Thoughts on an inclusive design internship

Carly Sharp Inclusive Design Intern headshot and Motionspot logo graphic

Carly Sharp has just completed a placement with Motionspot while studying a BA in Interior Design at Cardiff Metropolitan University. Here she looks back at her placement and gives her thoughts on why she thinks inclusive design is so important.

What drew you to a career in inclusive design?

A few years back, I held a role as a care support worker and I think that was a pivotal time for me. It made me realise the importance of design in people’s homes and how inclusive design is required in so many people’s lives.

I saw people needing to move from their homes because of accessibility issues. Even more common was people feeling trapped in their home, which had often been made to feel clinical and unlike the place they knew due to their evolving health needs.

Inclusive design is constantly evolving. So many amazing researchers are finding better ways to create built environments with different situations or characteristics in mind. For example, colour theory and how it impacts dementia patients, or how menopause is affecting women at work and how we can best support women to comfortably exist in a workplace environment.

I think that’s one of the best parts about being in inclusive design; an industry that is working with such rich research to improve environments and experiences for all users. I also love that inclusive design is purposeful. I was drawn to the principle that my interior design work isn’t just about aesthetics.

Tell us a bit about your journey to your internship with Motionspot

My road to my internship at Motionspot has had lots of twists and turns. Originally, I studied the foundation years of a chiropractic degree as I have always been fascinated by healthcare and helping people physically live more fulfilled lives. However, after some time reflecting through lockdown, I decided to blend this passion with a more creative one. In 2022, I made a career change and started a BA in Interior Design.

While studying, I found myself constantly challenging my university work to be more accessible. During the course, an Inclusive Design Consultant from Motionspot, Abbie Bailey, gave a lecture on her role and the values and goals of Motionspot within the design industry. When I heard Abbie speak, I felt as if she was explaining exactly what I was trying to pinpoint myself: that accessible design wasn’t really enough - we should be designing to be inclusive for all!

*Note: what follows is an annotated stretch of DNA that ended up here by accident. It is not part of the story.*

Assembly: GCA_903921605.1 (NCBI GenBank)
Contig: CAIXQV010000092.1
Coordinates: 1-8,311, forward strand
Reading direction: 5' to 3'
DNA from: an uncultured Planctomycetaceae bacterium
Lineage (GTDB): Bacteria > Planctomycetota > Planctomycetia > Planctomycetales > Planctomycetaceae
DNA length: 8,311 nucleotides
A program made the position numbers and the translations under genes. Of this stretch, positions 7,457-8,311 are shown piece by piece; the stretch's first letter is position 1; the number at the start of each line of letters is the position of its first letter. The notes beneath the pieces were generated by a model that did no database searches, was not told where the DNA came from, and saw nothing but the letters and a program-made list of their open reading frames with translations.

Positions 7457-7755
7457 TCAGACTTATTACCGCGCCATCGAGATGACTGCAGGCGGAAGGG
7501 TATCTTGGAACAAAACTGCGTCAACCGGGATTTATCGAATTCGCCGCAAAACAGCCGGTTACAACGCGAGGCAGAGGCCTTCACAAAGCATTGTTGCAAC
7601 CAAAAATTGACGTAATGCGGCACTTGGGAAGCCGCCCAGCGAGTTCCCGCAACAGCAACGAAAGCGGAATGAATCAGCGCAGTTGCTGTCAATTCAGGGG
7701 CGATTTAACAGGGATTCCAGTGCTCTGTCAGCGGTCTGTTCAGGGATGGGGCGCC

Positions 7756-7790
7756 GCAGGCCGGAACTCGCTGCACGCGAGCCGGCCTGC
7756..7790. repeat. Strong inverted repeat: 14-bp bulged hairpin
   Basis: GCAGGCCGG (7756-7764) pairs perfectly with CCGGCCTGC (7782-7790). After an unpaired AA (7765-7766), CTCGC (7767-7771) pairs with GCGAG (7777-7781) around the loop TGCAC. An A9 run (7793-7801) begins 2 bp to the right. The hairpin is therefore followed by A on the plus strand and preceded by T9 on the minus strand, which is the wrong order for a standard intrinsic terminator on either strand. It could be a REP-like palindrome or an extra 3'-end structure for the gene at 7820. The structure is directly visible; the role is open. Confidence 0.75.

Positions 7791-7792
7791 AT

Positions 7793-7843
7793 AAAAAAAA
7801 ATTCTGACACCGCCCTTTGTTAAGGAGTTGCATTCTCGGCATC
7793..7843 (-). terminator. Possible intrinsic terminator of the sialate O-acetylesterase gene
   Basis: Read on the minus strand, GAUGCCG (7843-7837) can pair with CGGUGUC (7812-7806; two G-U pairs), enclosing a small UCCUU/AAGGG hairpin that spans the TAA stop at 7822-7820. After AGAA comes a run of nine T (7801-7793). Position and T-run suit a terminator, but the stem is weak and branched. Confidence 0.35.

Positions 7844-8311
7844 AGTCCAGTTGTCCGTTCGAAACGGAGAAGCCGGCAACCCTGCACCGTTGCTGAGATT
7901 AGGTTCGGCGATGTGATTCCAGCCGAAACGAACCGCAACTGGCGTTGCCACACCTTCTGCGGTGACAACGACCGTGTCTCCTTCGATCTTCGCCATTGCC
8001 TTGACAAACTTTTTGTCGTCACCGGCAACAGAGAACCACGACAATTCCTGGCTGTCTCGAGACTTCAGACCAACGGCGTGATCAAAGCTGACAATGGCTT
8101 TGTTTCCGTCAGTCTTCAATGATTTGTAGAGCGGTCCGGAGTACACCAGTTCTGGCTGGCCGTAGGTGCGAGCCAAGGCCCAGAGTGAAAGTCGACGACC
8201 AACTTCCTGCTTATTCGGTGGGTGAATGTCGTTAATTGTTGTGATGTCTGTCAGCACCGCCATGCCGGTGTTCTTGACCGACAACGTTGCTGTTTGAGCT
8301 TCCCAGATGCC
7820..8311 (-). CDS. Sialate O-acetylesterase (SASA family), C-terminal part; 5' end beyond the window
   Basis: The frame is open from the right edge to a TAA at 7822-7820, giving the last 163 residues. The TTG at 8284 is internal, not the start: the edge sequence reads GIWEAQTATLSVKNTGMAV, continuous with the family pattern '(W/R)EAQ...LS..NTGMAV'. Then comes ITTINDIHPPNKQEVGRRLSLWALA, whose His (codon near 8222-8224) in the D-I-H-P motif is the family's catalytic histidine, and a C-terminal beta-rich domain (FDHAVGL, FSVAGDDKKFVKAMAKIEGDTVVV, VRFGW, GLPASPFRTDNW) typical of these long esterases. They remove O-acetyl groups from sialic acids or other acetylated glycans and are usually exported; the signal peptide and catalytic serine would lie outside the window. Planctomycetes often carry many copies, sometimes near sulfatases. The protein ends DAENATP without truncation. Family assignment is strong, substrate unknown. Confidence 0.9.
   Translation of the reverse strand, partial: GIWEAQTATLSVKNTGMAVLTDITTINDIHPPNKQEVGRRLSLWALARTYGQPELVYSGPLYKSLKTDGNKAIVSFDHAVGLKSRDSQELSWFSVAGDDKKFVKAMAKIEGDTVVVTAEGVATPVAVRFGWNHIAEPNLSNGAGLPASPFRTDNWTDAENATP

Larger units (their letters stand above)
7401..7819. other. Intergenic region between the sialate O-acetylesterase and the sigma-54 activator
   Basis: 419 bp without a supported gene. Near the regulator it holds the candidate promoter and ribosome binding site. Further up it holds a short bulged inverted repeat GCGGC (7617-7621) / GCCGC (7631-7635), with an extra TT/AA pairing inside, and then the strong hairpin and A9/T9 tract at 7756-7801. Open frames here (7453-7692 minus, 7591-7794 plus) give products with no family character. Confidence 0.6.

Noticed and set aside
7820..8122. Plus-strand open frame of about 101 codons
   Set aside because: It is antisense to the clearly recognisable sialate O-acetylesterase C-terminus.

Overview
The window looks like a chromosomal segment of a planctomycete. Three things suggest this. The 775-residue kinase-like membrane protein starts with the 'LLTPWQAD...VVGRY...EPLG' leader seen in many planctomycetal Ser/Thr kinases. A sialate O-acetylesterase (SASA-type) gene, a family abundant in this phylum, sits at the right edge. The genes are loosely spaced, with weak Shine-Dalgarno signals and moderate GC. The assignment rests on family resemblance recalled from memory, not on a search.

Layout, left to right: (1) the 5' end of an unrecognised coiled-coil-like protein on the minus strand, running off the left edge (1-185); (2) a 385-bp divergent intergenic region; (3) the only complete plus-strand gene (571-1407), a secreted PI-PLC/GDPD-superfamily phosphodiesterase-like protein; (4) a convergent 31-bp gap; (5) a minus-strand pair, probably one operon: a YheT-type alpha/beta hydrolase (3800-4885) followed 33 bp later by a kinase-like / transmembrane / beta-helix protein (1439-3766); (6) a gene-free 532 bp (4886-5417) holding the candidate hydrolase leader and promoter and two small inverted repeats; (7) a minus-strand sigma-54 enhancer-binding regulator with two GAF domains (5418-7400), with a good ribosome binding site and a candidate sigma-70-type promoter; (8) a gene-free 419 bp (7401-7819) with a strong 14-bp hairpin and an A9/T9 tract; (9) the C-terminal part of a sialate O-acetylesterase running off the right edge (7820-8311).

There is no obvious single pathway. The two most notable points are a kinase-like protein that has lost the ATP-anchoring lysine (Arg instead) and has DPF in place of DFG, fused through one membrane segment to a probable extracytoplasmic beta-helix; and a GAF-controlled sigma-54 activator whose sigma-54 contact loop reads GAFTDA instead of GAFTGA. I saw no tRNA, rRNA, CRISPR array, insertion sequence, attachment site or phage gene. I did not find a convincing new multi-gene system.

This led me to reach out to Motionspot and I was fortunate to be able to undertake a placement with them as part of my course. It has created so much opportunity to grow my knowledge and awareness of the importance of inclusive design and how to best use that as a core principle of my design practice. 

You are particularly passionate about design being inclusive for expecting parents and new parents. Can you tell us more about this?

During my first few months of my Interior Design degree, I received the news that I was pregnant with identical twins! Soon after, I found out that the type of pregnancy I had was particularly high risk and realised I was in for a difficult year, physically and mentally.

I was fortunate that I was able to continue my studies, but for the first time I personally experienced the necessity for built environments to be inclusive. I found climbing stairs difficult, I required regular breaks, and toilet facilities always nearby. I had to drive to university, but the parking was a 15 minute walk away from my building, which was often impossible for me. I also found I was affected by so many different high sensory areas – particularly smells - which often made it hard to leave the house.

Since the arrival of my daughters, it is still hard to leave the house some days, but in a very different way. Day trips include planning for sanitary spaces, lactation rooms, even the decision about which shape double pram is going to best work in which environment.

Since my pregnancy, I have become so passionate about the need to improve design for expecting parents and new parents. The challenges they face in the built environment is often the reason they seclude themselves. Inclusive design should just be the rule of thumb and as designers we are at the forefront of the people who can make that change.

What’s your favourite book?

This changes regularly, but I have recently enjoyed ‘The Midnight Library’. Without giving too much away it allows the main character to trial different versions of her life and, for me, highlighted the saying ‘the grass isn’t always greener’. It’s an eye-opener.

A childhood favourite is also ‘The Lady with the Alligator Purse’. It gets read at least weekly at home with my daughters! 

Any other thoughts about your time at Motionspot you’d like to share?

I recently read a quote from Steven Hawkins that said:

“People with disabilities are vulnerable because of the many barriers they face: attitudinal, physical, and financial. Addressing these barriers is within our reach.....But most important, addressing these barriers will unlock the potential of so many people with so much to contribute to the world.”

I feel that sums up so wonderfully what the team at Motionspot do - helping break barriers in built environments and allowing opportunities for so many more people to contribute and enjoy being in the world - I am so excited to be part of this work.

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